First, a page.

Who Runs the Workplace? CWIB Girls!
Most college students enroll in higher education with a similar goal: to end up in a career that they enjoy. You put in the work, made sacrifices, and probably had a few sleepless nights during your time in college so that this goal could become a reality. However, recent graduates often do not understand some of the hardships that come with starting a business career. One of the main issues being confidence, and making your mark in a company where some of your colleagues may have up to 30 years of experience on you.
Although unfortunate, confidence in the workplace is often harder for women to attain than men. An interesting statistic I saw in an article from Forbes was that A Hewlett Packard internal report discovered that men usually apply for a job or promotion when they meet only 60% of the qualifications compared to women who only apply if they meet 100% of the qualifications. Society has progressed in that there are a lot more opportunities for women to feel empowered, however, we still struggle every day to make a name for ourselves in a business context. An article on Chron provided insight into this. They noted that “In order to help businesses incorporate gender equality into the workplace, the United Nations organization, UN Women, has established “Women’s Empowerment Principles,” which recommends that businesses establish gender equality goals that should be incorporated into manager performance evaluations.” Our blog’s female CEO article series highlights women who have mastered the art of confidence in order to dominate industries that are historically male-dominated. These women seemed to make it look easy, but that is certainly not the case. Therefore, I have a few ideas to help you achieve the confidence you all so rightly deserve.
1. Find a female mentor in your workplace. This is a great first step when it comes to building confidence. It may seem intimidating to speak with a woman at your job who holds a higher position, but odds are she has felt the same exact things you might feel when you begin your career. Your mentor, whether official or not official, can give you some great insight as to what steps they took to earn the position that they have now. It also just helps to have a friend you can confide in during your 40-hour workweek. Having a champion in your corner who believes in you make it easier for you to believe in yourself. During one of my internships, I became close with a female colleague who was an alumnus at Virginia Tech. She encouraged me to help with various projects in the office, and thanks to this push, I gained the confidence to write an article that was eventually published on the company website. She helped me to discover my love for writing, and I wouldn’t be a part of The CWIB Chronicles without her!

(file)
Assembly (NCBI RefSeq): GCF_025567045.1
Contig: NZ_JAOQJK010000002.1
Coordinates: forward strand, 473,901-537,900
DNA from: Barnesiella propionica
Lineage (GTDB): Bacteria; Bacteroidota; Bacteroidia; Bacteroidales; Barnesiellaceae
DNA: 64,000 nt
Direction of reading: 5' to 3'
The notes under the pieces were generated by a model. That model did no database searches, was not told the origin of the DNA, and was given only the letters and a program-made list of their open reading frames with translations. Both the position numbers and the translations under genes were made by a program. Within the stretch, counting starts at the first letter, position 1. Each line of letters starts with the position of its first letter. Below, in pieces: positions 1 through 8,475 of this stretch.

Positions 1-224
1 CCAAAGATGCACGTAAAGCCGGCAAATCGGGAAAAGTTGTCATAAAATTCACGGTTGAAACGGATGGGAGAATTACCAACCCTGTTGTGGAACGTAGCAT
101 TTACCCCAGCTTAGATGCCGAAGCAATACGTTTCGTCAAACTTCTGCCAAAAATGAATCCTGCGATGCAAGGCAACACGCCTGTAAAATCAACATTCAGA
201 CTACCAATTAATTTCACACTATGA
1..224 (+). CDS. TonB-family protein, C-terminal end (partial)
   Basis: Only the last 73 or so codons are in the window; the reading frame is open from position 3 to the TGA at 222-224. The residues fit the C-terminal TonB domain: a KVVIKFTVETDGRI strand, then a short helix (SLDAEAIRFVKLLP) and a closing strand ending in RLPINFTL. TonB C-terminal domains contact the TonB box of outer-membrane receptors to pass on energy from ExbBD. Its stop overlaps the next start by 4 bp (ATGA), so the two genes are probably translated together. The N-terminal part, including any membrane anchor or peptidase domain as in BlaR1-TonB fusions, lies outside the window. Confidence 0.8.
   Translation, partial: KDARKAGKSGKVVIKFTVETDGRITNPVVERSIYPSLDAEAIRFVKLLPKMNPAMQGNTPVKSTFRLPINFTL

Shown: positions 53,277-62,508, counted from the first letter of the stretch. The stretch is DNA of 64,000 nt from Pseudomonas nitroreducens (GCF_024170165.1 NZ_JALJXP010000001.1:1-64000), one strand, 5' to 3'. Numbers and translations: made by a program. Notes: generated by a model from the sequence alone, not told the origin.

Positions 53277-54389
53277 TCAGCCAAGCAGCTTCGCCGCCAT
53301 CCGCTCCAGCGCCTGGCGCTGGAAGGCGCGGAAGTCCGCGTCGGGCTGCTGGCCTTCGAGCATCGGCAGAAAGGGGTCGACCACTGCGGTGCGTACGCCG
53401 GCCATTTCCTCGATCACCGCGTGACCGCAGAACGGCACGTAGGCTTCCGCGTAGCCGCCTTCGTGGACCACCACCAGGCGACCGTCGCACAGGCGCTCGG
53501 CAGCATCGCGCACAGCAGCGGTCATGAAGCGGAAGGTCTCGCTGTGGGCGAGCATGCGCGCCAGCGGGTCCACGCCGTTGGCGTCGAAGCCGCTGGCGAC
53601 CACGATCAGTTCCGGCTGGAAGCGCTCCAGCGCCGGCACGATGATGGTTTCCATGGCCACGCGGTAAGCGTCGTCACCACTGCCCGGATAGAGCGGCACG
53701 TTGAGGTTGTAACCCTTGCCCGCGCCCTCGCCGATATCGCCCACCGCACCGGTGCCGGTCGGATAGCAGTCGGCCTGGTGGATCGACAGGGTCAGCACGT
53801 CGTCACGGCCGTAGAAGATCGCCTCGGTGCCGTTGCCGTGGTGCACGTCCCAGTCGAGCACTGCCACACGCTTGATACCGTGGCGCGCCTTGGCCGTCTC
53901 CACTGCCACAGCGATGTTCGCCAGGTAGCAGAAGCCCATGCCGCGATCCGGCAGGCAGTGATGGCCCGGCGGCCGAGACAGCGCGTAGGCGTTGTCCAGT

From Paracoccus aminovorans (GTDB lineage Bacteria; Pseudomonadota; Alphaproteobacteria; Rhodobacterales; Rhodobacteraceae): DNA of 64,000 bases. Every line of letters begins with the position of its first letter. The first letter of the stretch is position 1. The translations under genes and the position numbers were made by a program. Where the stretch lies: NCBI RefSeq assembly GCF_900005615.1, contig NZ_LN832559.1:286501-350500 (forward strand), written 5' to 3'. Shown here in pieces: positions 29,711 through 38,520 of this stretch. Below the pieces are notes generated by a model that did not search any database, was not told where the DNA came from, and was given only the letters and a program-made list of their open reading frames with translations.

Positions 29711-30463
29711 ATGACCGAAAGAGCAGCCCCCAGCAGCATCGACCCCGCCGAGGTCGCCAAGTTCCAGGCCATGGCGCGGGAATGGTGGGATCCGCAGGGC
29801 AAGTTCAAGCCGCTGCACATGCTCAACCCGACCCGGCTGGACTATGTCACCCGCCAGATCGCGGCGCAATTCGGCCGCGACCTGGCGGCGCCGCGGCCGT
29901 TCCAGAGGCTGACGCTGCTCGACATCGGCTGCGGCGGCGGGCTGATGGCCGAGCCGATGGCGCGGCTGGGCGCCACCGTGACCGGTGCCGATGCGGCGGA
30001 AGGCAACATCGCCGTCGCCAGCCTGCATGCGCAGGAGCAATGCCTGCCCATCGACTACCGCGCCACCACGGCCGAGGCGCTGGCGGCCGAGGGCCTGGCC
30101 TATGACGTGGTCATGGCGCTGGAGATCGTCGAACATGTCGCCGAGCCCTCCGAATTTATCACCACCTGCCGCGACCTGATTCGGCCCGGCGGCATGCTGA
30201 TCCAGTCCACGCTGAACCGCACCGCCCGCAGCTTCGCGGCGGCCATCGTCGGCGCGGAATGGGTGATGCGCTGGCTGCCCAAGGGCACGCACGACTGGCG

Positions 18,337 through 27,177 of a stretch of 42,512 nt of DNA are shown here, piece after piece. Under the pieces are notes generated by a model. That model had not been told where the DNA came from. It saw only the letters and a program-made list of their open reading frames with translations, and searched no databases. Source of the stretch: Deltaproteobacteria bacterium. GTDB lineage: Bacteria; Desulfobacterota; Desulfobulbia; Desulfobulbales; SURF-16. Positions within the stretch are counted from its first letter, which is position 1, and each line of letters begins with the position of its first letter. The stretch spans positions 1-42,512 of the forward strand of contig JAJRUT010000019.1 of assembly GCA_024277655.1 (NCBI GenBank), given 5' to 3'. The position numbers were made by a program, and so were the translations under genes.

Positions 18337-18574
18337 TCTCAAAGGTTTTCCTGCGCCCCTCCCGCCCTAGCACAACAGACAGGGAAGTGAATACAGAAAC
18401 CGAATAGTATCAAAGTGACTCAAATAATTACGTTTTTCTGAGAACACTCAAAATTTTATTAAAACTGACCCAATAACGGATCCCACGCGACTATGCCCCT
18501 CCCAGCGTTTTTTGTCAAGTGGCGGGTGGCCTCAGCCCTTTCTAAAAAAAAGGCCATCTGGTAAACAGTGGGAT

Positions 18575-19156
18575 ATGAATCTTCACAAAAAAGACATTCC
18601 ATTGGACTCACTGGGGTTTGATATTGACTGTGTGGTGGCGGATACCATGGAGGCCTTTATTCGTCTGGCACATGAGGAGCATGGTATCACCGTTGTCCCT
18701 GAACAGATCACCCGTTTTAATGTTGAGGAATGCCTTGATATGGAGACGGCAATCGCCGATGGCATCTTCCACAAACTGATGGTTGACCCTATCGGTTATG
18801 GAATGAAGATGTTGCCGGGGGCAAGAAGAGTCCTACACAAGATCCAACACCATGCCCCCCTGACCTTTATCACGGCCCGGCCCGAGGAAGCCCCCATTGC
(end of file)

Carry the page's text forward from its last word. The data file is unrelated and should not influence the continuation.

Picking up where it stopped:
Finding a female mentor gives you the opportunity to bounce ideas, seek advice, or just have someone to talk to throughout the day. Photo credit: Collegiate Women in Business
2. Volunteer to take on challenging projects. A reason that women may lack confidence is that we have heard throughout history that men are superior to us. We were conditioned to believe that men are bigger, stronger, and smarter. If one good thing came from that, it is that we know we have to work twice as hard to get what we want. If you take on a challenging project and it turns out successful, which will most likely be the case, your colleagues will take notice. Having other people, men or women, give you recognition for a great job is another way to feel empowered at work.
If you are looking to hear more about how to be confident in the workplace, come out to our annual Power Panel on March 25th. The women on the panel can provide insight into how they empower themselves in their workplaces. Photo credit: Collegiate Women in Business
3. Implement strategies to be more self-aware. We all have unique strengths and recognizing what they are ensures that we are able to implement them into our everyday lives. You should also recognize your weaknesses so that you can work to improve on them. Here at The CWIB Chronicles, us staff writers complete peer evaluations so that we can figure out what works well and what can be improved on in each of our articles. This empowers all of us to exploit what we are good at and offer suggestions to make adjustments, fostering an atmosphere of mutual respect and overall making this a great committee to be a part of.